By Douglas Maxwell Myer, Contributing Writer
Northborough – Near the center of Northborough lies Assabet Park, a popular destination for kids to spend time at the playground and splash pond from the spring to fall. Up above the park lies a hill with a woodland environment with a trail that extends approximately half a mile. In the near future, this area will be used for year-round “StoryWalks” for children and adults to combine reading and exploring the outdoors.
A StoryWalk is an initiative in which pages of a book are separated, laminated and mounted on stakes placed along a trail. The concept was created by Anne Ferguson of Montpelier, Vt., and developed in collaboration with the Vermont Bicycle & Pedestrian Coalition and the Kellogg-Hubbard Library.
MaryEllen Remillard, librarian at Marion E. Zeh Elementary School, received a grant of $400 from the Corridor Nine Area Chamber of Commerce which will be used to help finance StoryWalks at Assabet Park Trail. She first became intrigued with the concept while seeing a similar program successfully carried out at the Rail Trail in West Boylston and attending a conference on childhood obesity. The idea of combining fitness and literacy proved to be a perfect match for Remillard and she became eager to establish StoryWalks in Northborough.
“The StoryWalks would be made up of various genres of children’s books,” Remillard said. “In the past we have done children’s picture books, poetry books – both adult and children’s – and we’ve chosen books depending on the seasons or various books we deem most enticing to children and parents.”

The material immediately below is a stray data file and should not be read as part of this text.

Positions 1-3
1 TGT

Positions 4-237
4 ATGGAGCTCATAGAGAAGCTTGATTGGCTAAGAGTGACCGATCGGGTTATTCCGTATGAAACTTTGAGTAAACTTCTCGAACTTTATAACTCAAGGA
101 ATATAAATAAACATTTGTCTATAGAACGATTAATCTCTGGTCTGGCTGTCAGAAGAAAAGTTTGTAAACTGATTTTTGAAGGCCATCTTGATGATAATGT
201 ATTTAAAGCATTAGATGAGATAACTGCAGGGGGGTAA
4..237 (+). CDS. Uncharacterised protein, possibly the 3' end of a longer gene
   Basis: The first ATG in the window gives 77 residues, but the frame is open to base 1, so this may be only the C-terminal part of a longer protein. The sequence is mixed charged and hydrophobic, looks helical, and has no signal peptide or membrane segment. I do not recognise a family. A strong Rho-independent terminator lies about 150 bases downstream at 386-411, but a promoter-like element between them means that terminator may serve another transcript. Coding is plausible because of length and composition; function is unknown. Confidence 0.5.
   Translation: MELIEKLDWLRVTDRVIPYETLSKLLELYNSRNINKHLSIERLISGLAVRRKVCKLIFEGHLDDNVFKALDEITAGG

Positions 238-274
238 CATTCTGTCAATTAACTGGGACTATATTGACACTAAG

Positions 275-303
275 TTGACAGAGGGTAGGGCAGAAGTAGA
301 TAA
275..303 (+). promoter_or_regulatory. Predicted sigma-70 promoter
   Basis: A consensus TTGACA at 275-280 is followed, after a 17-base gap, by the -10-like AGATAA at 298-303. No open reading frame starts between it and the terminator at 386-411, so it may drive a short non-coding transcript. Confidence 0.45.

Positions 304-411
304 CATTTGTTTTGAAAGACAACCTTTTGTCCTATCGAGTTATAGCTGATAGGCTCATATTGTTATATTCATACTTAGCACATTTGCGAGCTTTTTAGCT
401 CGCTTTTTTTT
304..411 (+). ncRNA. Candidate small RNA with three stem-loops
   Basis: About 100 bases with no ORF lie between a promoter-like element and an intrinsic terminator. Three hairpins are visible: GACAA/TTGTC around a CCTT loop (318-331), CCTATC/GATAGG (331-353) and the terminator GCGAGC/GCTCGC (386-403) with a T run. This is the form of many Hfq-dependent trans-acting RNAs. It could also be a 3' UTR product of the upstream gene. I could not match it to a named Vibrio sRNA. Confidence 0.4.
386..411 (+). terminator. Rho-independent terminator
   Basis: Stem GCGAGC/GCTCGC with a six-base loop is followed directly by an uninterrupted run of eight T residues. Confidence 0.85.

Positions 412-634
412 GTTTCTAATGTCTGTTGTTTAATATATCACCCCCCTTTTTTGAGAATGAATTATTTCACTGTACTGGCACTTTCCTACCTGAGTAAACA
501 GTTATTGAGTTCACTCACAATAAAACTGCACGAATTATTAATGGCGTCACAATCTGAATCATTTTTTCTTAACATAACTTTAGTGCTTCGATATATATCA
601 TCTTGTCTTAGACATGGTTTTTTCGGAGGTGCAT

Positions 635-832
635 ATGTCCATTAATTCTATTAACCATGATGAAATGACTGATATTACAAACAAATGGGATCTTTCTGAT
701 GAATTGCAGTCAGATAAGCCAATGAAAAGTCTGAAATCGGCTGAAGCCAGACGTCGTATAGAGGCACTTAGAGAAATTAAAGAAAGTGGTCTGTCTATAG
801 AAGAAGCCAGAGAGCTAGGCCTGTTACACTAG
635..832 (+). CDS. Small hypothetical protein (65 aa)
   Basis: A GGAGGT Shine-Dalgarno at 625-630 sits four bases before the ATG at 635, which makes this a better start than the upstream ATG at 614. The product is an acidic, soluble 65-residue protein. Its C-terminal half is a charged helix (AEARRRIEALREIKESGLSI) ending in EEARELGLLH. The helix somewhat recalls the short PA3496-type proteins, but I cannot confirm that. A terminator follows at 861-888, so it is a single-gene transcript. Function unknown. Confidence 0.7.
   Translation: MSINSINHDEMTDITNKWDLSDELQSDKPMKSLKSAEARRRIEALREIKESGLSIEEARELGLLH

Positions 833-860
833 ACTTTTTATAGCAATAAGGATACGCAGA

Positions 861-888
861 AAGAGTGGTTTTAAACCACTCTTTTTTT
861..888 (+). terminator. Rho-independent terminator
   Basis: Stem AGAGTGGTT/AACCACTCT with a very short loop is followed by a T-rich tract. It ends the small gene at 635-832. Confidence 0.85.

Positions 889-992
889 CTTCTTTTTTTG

During the 2010-2011 academic year, she created three walks on a popular Northborough trail, at Mount Pisgah, and on the Zeh School grounds.
Nancy Kellner, library teacher at the Marguerite E. Peaslee School and an avid hiker, decided that she wanted to be a part of the project. This past summer, Remillard and Kellner approached the children’s librarian at the Northborough Free Library, Laura Brennan, and the Northborough StoryWalk project was born.
Northborough has since hosted several community-wide StoryWalks, one on the Stirrup Book Trail and another on the Proctor Trail at the Edmund Hill Trails system.
In addition, an intergenerational poetry StoryWalk was set up at a trail close to the Northborough Senior Center that had a collection of adult poems and nursery rhymes.
A guest book was set up at each walk so hikers could sign and leave messages for future travelers.
Organizers hope to be able to leave story pages out longer during inclement weather by erecting permanent structures along the routes. With these structures, StoryWalk pages would be better protected from the weather and they could be changed periodically throughout the different seasons.
“The permanent ones would require less monitoring and Northborough residents would become familiar with the location of the StoryWalks,” Remillard noted. “My hope is that it would become a well-known piece of outdoor entertainment for residents and other people passing through the area.”
Zachary Youssef, a Boy Scout from Troop 1 in Northborough, has selected this task as his Eagle Project. Recently, he received diagrams of kiosks from the Trail Committee. His next step is to scale down the designs and calculate a proper budget. Then he will write up a proposal and present it to the local Scouting Council by spring. If the proposal is approved, construction should start soon after.
“I hope to inspire families, children and individuals to get outside and enjoy nature, exercise, reading and most importantly each other,” Remillard said. “I believe that hiking is a great stress reducer and it allows families and friends quality time for one-on-one communication.”
Based on feedback, organizers plan to offer StoryWalks seasonally, varying the trails and locations. They are also considering creating a walk specifically for Northborough’s active senior citizens, many of whom walk the Northborough trails regularly.